Maiya Gant has been a fragrance fanatic since she was a child. The Los Angeles-based creator of the Instagram account Black Girls Smell Good says that some of her earliest memories are of her mother and grandmother getting ready for church. They weren’t done, she says, until they sprayed their fragrance (both of their signatures were Estée Lauder Pleasures). She got her first bottle of perfume at 8 years old, which began what she calls a “crazy obsession.”
Fast forward 16 years, Gant has experience training and selling at stores like Saks Fifth Avenue, Sephora, and Nordstrom. She then became a freelance beauty educator helping department stores train crew members on various beauty products, including scents. Her trainees told her that they loved the way she explained things, which made her realize that she had a valuable skill on her hands.
“I didn’t feel like fragrance had to be something that people were kept out of,” Gant tells the Daily Dot of her experience selling perfumes. “Makeup brands, they can not make certain shades, right? Or fashion lines, they can not cater to certain sizes.” But fragrance, she says, doesn’t have those barriers.
When the pandemic hit, and she realized she would be home for quite some time, Gant missed beauty and continued to seek out new fragrances. She decided she wanted to make a “fragrance journal” on Instagram, and when deciding to name it, she thought about who her target audience would be.
Thus, in April, Black Girls Smell Good was born. It has since morphed into a cross-platform community for Black women to learn about fragrances and share their favorite perfumes with each other. It is a space for leisure, “a perfume playground” for people to “experience fragrance without reservation,” Gant says. Her content ranges from recommendations, reviews, dupe tests, and educational content (such as “How to layer fragrances”). Since May, Gant’s Instagram following has grown ten-fold, from just under 3,000 to over 30,000 in about three months. Black Girls Smell Good has expanded to TikTok and Twitter, amassing sizable followings on both platforms.
Prior to making her accounts, Gant noticed, despite Black consumers making up nearly a quarter of women’s fragrance purchases, the fragrance industry’s lack of representation and marketing toward Black women.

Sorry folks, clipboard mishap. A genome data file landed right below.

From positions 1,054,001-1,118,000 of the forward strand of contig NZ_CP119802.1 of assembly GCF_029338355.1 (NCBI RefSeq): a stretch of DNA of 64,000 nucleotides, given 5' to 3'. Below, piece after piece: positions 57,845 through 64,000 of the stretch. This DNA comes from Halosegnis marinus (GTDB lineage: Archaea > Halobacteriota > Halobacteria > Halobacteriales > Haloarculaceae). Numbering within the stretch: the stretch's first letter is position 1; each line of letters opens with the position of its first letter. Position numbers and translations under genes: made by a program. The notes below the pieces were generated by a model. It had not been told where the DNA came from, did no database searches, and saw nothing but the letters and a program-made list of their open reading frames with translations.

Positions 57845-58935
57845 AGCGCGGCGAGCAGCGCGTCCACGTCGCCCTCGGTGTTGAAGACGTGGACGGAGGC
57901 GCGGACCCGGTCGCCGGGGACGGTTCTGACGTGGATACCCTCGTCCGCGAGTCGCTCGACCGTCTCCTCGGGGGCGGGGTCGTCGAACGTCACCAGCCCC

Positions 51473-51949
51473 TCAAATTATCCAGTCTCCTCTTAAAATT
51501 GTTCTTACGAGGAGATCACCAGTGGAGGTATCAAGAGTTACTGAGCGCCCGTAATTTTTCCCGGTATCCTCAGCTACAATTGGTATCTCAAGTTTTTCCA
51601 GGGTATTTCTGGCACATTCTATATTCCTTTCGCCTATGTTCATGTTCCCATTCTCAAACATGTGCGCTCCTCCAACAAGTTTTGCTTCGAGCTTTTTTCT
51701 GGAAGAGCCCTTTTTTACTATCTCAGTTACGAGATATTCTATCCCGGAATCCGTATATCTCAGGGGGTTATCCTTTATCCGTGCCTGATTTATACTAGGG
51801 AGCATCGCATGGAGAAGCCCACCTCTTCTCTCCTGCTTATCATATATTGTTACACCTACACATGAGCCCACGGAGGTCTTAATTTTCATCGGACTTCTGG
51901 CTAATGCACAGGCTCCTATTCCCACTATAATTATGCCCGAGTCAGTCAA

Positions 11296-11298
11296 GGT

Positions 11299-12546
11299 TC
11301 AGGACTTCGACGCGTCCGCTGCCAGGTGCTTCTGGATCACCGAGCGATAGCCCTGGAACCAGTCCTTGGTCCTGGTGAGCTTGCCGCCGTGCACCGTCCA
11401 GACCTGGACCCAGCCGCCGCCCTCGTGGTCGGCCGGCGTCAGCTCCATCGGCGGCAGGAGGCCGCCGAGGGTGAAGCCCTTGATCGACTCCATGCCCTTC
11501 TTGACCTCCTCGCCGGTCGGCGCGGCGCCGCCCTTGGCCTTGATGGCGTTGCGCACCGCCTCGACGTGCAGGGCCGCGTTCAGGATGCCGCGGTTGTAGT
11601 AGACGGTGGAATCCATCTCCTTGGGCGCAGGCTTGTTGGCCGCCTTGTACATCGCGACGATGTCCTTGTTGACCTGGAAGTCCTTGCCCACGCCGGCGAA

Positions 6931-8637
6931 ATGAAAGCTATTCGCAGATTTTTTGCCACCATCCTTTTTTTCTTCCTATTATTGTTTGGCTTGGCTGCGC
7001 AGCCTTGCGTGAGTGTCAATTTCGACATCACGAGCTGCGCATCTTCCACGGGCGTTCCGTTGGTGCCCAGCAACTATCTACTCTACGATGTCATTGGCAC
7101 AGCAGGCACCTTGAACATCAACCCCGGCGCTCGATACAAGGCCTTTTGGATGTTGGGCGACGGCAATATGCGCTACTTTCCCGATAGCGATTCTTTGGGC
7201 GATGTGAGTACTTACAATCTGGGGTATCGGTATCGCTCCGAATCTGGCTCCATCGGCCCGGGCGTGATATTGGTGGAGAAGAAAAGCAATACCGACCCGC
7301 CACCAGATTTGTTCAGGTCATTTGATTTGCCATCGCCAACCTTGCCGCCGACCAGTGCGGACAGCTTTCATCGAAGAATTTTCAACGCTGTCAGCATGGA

“There [were] not a lot of people of color talking about fragrance,” she says of the landscape. “When I think about it, I’m like that’s insane because everyone that I want to smell like… Rihanna, Priyanka… these are women of color.”
In addition to a lack of diversity in the fragrance industry, historically, a big barrier to entry is language, which is often inaccessible and confusing. It can often prevent people from branching out or getting into scents at all. So, Gant wanted to make a safe space for people who want to learn more about fragrance and for ”everyone who’s ever gone into a department store and felt talked down to.”
“I think that people learn better when the person who’s telling them, looks like them, sounds like them. For myself, that’s the way that I learned best because I felt comfortable,” she says. ”With me, there are no dumb questions. I have questions, and I’ve been in this for years.”
Gant has a gift for explaining scents in a precise, understandable way. I asked Gant if it’s ever difficult to explain smells through the internet. She says that she’ll often use a specific memory, setting, or feeling to describe fragrances. For example, Maison Margiela’s Jazz Club smells like cocktails and cigars. But more specifically, she says, “It’s a club, but it’s a cigar lounge. It’s very dark. [It’s] dimly lit, even though the light that it’s giving off is very warm. There’s lots of wood in this place. They served their drinks in heavy glasses, and this is the darkest of brandies. But when you drink the brandy, you also smell the smoke.” Plus, she adds, a cherry is used to top off an old-fashioned. Can you imagine it?
That’s the type of description that her audience has come to love and expect. And that audience is only growing. Since launching her TikTok, specifically, two of her hashtags, #BlackGirlsSmellGood and #BlackGirlFragrenceTag, have garnered 634,000 and 2.6 million views, respectively. The newfound attention has been a pleasant surprise for Gant, although she’s still figuring out how to manage all the messages and comments she gets. She tries her best to keep up, but the notifications, as most influencers know, are endless.
“My screentime is tragic,” Gant says.
As for her favorite fragrance, she says she doesn’t have a ”signature scent” like a lot of people do since her collection is so large. Instead, she has a new “main character” scent every year—the fragrance to her 24th year being Tom Ford’s Lost Cherry.
As she approaches her 25th birthday, she’s turning toward Montale Sensual Instinct. Beyond the next year, she hopes that her cultivated community’s visibility will show brands and perfumers that they should include and hire Black women at all levels of the fragrance industry from ads to corporate. She hopes more brands hire Black influencers to talk about their products, because, she says, they don’t just get to have Black women as customers. There needs to be more representation on the other side of the transaction—on the brand side.
“I want to be a force, to be a presence so that people cannot ignore us in the community anymore,” Gant says. “Black women are here. We deserve to be represented too.